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Smart Parts was a paintball manufacturing company in Latrobe, Pennsylvania, which filed for liquidation on 28 July 2010. As of August 22, 2010 Smart Parts Assets and IP was Acquired by Kee Action Sports.
- 1 Products
- 2 References
- 3 External links
Smart Parts was a producer of paintball markers and accessories. Their first product was the Smart Parts aluminium one piece barrel made for the Tippmann 68 Special and the PMI-3 semi automatic markers. This barrel had a standard bore with a spiral drilled venting system in the end of the barrel. The design supposedly improved accuracy by decreasing turbulence as the paintball exited the barrel, and also decreased noise produced by the gun upon firing. The later All-American Barrel was a two-piece barrel system using spiral porting and a front bore diameter of 68 caliber. In the early to mid 90's SP's products ranged from barrels and clothing to a few generic accessories along with some marker specific ones (such as parts for the AirGun Designs Automag series).
Smart Parts produced The Freak paintball marker barrel system that can accommodate almost any size bore diameter paintball. The Freak kit comes standard with eight different sized barrel inserts including: .679,.682,.684,.687,.689,.691,.693,.695. Along with the eight inserts includes the Freak kit case as well as the Freak back piece. The front barrel piece is sold separately in different lengths in order to accommodate all barrel lengths.
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pneuVentures Shocker & Shocker Sport
In 1990, Smart Parts produced their first in-house marker. Called the Boss, the Smart Parts pump marker featured a spiral ported barrel and a 'shoebox' style body (which would be mirrored in their first electronic gun design); The Boss was targeted at high-end woodsball tournament players but was not well-received, being considered to be too heavy and too large (when compared to offerings such as the Carter Comp or LAPCO Grey Ghost). The Boss was withdrawn from the market and Smart Parts concentrated on producing customized versions of other manufacturer's markers until 1996 when Smart Parts began selling their first electronic marker, the Shocker. This marker was manufactured by a company called pneuVentures, but sold exclusively through Smart Parts. This original Shocker was a dual-solenoid, closed bolt, hammerless marker that was large, heavy, inefficient, and could fire a maximum speed of 9 shots per second. A couple thousand of these were sold over the course of its lifetime. Other companies that had been working on their own electronic markers also released them about the same time (WDP Angel - 1996, Brass Eagle Rainmaker - 1997).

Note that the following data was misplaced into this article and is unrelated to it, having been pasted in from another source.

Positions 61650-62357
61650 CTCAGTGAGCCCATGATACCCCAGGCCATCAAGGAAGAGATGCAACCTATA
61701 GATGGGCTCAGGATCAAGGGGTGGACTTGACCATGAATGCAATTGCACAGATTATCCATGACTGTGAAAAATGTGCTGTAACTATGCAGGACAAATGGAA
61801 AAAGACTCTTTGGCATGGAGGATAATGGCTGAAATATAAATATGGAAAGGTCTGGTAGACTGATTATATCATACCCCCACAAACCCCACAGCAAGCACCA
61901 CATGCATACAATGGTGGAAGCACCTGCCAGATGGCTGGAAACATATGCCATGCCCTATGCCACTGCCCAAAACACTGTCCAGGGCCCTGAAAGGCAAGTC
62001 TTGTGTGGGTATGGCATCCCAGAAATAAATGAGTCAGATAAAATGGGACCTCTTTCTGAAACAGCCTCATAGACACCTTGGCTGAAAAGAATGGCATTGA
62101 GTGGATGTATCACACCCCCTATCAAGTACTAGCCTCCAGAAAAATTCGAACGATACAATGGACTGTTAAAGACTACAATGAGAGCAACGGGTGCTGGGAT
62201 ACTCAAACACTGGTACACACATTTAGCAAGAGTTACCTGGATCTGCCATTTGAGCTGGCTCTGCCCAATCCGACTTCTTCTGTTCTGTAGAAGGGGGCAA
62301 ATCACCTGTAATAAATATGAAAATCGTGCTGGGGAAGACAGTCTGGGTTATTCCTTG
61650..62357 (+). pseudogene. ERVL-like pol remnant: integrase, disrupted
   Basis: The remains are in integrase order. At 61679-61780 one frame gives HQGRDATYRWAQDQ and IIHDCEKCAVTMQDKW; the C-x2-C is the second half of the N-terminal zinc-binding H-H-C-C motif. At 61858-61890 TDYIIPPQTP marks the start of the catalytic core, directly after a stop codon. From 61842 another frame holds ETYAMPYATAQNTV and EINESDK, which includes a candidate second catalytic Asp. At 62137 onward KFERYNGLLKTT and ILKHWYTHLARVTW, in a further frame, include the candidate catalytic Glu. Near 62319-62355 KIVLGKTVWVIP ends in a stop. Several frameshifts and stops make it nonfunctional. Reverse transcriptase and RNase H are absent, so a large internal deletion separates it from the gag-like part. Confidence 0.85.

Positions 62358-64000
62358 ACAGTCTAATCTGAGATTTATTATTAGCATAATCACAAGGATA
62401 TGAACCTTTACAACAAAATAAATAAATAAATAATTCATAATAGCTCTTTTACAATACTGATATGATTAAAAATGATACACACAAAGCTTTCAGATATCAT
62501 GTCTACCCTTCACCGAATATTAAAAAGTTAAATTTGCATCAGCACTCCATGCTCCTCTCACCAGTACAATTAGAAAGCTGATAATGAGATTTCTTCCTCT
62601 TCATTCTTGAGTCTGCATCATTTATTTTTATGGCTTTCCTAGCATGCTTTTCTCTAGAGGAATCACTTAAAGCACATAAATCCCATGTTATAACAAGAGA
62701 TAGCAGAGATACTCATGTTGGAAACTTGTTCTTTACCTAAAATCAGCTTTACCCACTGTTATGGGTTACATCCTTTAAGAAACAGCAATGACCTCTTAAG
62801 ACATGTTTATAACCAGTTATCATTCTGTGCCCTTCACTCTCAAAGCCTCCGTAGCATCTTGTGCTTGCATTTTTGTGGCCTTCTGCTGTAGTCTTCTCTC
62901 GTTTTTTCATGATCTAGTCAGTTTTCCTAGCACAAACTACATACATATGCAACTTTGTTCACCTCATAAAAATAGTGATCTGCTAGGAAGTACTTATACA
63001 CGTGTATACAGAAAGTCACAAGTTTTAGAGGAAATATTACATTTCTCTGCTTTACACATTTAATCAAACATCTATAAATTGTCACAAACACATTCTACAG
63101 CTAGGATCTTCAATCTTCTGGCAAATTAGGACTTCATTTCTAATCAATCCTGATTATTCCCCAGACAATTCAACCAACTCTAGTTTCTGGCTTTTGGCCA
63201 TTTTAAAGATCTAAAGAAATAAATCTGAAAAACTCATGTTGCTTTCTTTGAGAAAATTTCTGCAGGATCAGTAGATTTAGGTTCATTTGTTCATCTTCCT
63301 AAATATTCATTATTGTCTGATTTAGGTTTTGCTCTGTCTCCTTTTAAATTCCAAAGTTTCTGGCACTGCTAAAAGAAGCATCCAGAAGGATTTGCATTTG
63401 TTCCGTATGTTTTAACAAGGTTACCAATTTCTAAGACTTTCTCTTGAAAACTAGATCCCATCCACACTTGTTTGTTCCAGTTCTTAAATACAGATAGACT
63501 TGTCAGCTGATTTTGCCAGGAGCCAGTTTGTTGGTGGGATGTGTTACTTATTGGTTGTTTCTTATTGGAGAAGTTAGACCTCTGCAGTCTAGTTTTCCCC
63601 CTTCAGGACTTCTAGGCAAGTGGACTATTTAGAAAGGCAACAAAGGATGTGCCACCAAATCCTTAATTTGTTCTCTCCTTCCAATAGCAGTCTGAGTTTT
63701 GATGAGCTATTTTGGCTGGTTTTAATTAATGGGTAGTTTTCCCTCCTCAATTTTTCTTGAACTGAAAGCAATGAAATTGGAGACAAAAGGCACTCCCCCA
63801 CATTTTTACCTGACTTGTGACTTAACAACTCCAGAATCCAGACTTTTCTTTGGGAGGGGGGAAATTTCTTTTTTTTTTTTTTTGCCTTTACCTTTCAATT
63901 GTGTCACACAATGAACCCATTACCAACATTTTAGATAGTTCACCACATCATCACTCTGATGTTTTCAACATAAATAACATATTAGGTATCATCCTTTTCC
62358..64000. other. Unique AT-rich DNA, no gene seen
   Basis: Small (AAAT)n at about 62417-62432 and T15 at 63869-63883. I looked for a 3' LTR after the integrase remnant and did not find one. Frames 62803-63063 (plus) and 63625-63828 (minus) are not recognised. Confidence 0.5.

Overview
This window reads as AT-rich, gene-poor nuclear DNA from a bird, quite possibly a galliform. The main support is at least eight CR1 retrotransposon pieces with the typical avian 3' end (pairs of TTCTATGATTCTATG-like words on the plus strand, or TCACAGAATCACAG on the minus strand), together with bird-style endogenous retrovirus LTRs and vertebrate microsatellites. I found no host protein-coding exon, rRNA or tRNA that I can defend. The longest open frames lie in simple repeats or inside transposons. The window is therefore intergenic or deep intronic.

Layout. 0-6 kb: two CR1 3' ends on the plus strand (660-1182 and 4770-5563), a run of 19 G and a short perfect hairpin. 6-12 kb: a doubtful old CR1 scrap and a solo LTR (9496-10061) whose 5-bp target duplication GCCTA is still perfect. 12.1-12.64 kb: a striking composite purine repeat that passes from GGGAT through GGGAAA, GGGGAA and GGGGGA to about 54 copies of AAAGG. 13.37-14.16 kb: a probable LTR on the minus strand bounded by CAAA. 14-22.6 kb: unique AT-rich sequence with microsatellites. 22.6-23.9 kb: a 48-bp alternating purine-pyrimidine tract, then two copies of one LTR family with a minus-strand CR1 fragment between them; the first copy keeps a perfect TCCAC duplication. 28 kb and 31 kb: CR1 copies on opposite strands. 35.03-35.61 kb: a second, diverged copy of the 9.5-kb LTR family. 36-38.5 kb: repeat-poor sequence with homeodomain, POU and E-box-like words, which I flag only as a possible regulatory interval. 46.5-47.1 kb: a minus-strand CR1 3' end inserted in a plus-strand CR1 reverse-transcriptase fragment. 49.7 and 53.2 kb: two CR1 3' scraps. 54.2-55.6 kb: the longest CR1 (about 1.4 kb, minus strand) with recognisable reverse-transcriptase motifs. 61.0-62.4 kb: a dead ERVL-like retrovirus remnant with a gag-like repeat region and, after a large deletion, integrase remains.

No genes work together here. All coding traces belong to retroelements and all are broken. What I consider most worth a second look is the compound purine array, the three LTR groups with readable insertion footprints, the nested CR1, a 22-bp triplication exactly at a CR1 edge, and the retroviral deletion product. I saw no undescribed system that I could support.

The pneuVentures Shocker was sold until 1997 when Smart Parts redesigned it and started producing it themselves. This redesigned marker, which became known as the Shocker Sport, was released in 1998. It included a number of major revisions to the original design, including a more lightweight profile, improved electronics and grounding, a faster cycling set of internals, and better solenoids. The Shocker Sport was sold from 1998 to 2002, and the design of its external look changed a few times during that period. A few companies even released their own customized versions, mainly the Planet Eclipse Shocker (which was manufactured by Smart Parts for the company Planet Eclipse, which at the time didn't make any markers of their own). Another customized Shocker was the SL Shocker from HyperSportWorks.
Shocker Sports were the first factory marker to feature an enhanced firing mode, which later became known as "ramping". This firing mode was called Turbo mode by Smart Parts, and involved a firing program whereby the user would pull the trigger around 5 times per second, and the marker's actual firing speed would increase to over 9 shots per second. This type of firing mode was largely unheard-of in the industry at the time, so people were conflicted about its use. Turbo mode became illegal to use in tournaments and on some open-play recreational games due to the obvious advantage it gave the user. After the turn of the century, ramping modes have become more and more popular, and many markers come with them as stock from the factory. As a result, the use of ramping modes has become more mainstream, and is allowed in some recreational games and some tournaments. However, this varies from game to game and tournament circuit to circuit, so it is still disallowed by many fields.
The Impulse was released in the year 2000 and was the sister design to SP's other marker available at the time, the Shocker Sport. Over the course of its lifetime the Impulse became one of the most popular markers available, and was notable for following many trends for parts, style, and features in the paintball industry on the turn of the century.
Impulses had a similar appearance to the Shocker Sport, however they were internally quite different; Impulses were based on the common "stacked-tube" hammer/valve layout (two bore design, bolt on top with the hammer on bottom). In contrast to the Shocker Sport, Impulses were capable of faster fire rates, were more lightweight, were cheaper, and also experienced greater tank efficiency. As a result, the gaining popularity of this product over the Shocker was foreseeable. Impulses were one of many stacked-tube electronic markers developed around the same time by opposing companies. Markers such as this were considered to be the top-end by many players (typically those involved with tournaments), and as a result the cost for upgraded versions was quite high ($1000+).